Review: 10 Cloverfield Lane


Dan Trachtenberg pulls out all the stops with his first feature length film, creating a surprisingly tense, dramatic and solid 'spiritual successor' to 2008's Cloverfield. A definite must-see for March.

Matt Reeves’ Cloverfield was released eight years ago, a somewhat underrated film which did more in terms of ground-breaking than was given credit for at the time.  Eight years later, when 10 Cloverfield Lane was announced, it was more the spark of curiosity as to whether it would act as a successor to Reeves’ 2008 venture, especially seeing as Abrams was its main producer once again, or if it was simply using the fame governed by their shared name to lure in curious audiences. Now having hit cinemas worldwide, the film never directly addresses the potential continuity and fans and critics alike are beginning to form their own theories and readings, many of which contradict each other. However, despite this controversy, one thing stands clear against the blur of confusion: 10 Cloverfield Lane is a film you must see, no matter whether you liked, or have even seen, the first Cloverfield.

We open with Michelle (Mary Elizabeth Winstead), having left her fiancé after an argument, driving cross country only to be hit by a pick-up truck and knocked unconscious. An almost silent scene apart from its score, this is one of the most impressive scenes of the entire film. When she is eventually hit on the road, the influx of diegetic sound punctuates the moment and leaves us gasping, the first of several incredibly striking shocks.

Michelle wakes up in a basement, held captive by a somewhat questionable man named Howard (John Goodman), and soon learns there has been an unknown attack up in the real world that has left the outside air unsafe. Questions soon arise after the film’s third character, Emmett (John Gallagher Jr.), is introduced – who is telling the truth? Is Howard a threat or just an unconventional, lonely man? And is the bunker more unsafe than the seemingly deadened world outside?

The film does well to make such a confined area seem so alive and full of potential. For the majority of its 103-minute run time, we are confined along with Michelle, Emmett and Howard in their tiny bunker, held away from civilisation. With perhaps the exception of Rodrigo Cortés’ Buried (2010), it is doubtful there has been many recent productions which conveys such a wide sense of nauseating claustrophobia, yet it is the chance of escape; our escape, as well as Michelle’s, which drives that sense further. It is a case of unbearable hope which plunges an engagement, a focused submersiveness, unseen in many films of recent months.

The shaky-cam style of the ‘first’ Cloverfield has disappeared, replaced instead with an impressive assortment of cinematographic techniques, angles and frames. Director Dan Trachtenberg manipulates the sense of fear and confusion through his actually quite distinctive style, especially impressive considering the film counts as his first feature. Literally ‘keeping us in the dark’ at points, the jump-scares and shocks (in their multitude) don’t appear garish or unnecessary and instead return to their origins; helping the plot instead of hindering it, whilst still jolting you up in your seat.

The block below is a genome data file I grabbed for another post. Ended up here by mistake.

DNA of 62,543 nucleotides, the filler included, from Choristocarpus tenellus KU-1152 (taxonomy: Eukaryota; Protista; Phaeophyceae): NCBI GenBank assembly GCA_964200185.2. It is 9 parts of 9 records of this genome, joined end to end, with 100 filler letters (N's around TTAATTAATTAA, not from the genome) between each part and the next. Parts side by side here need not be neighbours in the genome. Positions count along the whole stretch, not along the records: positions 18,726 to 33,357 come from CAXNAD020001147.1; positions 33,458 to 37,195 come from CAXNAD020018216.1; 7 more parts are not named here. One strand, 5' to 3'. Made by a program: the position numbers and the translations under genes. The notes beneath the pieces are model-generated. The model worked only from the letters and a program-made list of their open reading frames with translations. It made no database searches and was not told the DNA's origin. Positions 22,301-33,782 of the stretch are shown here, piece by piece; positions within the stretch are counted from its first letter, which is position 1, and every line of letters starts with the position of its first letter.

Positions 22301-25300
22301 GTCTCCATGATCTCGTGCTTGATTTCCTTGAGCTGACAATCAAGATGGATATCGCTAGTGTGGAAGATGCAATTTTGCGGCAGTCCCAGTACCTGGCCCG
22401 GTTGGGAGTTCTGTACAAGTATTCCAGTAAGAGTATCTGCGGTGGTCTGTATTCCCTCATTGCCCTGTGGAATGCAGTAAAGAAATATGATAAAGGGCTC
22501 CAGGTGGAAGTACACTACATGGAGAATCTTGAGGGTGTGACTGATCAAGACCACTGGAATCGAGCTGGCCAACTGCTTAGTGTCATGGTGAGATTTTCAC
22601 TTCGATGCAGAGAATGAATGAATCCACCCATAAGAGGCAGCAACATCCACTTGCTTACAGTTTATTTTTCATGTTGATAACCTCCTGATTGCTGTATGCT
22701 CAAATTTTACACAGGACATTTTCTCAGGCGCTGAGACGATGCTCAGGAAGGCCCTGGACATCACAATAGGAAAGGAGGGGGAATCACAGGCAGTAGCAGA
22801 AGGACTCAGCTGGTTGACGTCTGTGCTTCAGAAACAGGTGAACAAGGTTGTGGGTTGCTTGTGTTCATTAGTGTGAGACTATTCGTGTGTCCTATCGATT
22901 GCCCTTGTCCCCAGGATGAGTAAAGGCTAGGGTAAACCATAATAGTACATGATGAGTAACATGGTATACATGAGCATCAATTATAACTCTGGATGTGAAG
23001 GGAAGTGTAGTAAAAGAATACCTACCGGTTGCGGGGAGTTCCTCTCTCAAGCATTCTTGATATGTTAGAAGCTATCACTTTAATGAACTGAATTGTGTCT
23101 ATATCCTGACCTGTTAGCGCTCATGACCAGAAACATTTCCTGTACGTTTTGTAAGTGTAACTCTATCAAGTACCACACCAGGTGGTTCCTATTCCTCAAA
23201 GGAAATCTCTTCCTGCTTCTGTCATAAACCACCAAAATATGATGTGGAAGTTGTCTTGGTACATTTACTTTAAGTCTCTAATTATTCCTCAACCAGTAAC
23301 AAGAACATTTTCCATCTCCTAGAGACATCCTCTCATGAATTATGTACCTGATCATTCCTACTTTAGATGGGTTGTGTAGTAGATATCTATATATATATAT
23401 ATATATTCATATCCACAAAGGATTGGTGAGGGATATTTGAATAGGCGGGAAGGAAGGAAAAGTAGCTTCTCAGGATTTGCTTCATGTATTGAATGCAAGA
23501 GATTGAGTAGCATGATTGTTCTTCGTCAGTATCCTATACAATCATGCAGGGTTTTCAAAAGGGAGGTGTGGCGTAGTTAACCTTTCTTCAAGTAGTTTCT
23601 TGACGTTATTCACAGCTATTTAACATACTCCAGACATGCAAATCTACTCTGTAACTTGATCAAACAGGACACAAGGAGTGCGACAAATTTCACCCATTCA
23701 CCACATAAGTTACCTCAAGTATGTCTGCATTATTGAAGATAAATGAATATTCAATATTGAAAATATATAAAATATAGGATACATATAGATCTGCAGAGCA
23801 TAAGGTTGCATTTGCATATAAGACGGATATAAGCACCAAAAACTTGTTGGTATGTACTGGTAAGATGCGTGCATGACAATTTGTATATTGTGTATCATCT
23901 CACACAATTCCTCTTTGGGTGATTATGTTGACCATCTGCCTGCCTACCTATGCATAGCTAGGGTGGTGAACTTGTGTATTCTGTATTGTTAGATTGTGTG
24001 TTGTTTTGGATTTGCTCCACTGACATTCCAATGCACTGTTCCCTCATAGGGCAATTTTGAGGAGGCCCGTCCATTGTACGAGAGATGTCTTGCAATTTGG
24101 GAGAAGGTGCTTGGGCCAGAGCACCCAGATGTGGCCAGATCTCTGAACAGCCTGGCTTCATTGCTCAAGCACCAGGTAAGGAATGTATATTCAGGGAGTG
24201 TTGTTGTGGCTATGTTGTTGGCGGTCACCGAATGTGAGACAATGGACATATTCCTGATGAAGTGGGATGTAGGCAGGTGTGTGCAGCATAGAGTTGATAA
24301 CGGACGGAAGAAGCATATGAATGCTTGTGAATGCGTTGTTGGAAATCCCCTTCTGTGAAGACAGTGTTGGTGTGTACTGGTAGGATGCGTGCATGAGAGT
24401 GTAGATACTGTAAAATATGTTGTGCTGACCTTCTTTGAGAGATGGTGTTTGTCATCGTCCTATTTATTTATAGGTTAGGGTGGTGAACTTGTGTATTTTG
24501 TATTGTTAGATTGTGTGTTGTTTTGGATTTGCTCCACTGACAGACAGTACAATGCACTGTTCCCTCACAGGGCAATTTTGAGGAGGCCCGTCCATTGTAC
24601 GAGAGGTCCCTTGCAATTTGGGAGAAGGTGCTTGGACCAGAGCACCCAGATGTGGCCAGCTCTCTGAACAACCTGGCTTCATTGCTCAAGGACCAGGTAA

As more secrets are uncovered, and the inevitable darkness of Howard’s past slowly get revealed, it becomes a chase between the forceful and the unwilling; a simplistic concept but carried out to near perfection. The pace steadily, confidently accelerates almost to the point where the tension remains at its highest for a near full twenty minutes. Indeed, it would be an understatement to say you can’t look away – it’s a feat to remind yourself to even blink at a healthy rate.

Although there are no real massive, city-devouring monsters, the mix of both the ‘real’ and the ‘fake’ plays to just the right amount of tension, and integrates itself into the world so finely that nothing it draws into its plot seems at all nonsensical. Even the ending, which should seem silly, manages to somehow seem plausible. How Trachtenberg has achieved that is, I’m unashamed to say, beyond me.

10 Cloverfield Lane is a strange case. Unheard of as recently as the start of 2016, and with publicity minimal, it seems to almost want to divert attention away from itself. With a sequel talked about, rumoured and subsequently shut down since the release of Cloverfield, people simply stopped asking. Even the screen I saw it in on its opening night was nearly empty apart from myself and four others. But with an extremely positive reception from both audiences and critics, and with a kind of Hitchcockian vibe to it, the film has clearly outdone itself and had a more thunderous impact than expected. And although the majority of audiences probably attended because of the film’s referential name, the majority of that majority came about with heavy breaths and hearts pounding, eagerly pounding the person next to them with feverous glances of excitement.

Although the strength of the link between the ‘first’ Cloverfield and this is debatable, as a fan of the first there is no doubt that this is on par with it. I doubt it will have as much of a long term impact, having been released in a swarm of other, bigger films like this month’s Batman V Superman: Dawn of Justice, next month’s Captain America: Civil War and last month’s Deadpool, but for now it remains somewhat unexpectedly victorious, and justly so.

10 Cloverfield Lane (2016), directed by Dan Trachtenberg, is distributed in the UK by Paramount Pictures. Certificate 12A.


About Author

Third year Film and English student living in D.C., self-proclaimed go-to Edge expert on Cloverfield, Fall Out Boy, and Jake Gyllenhaal. Loves mostly those three things.

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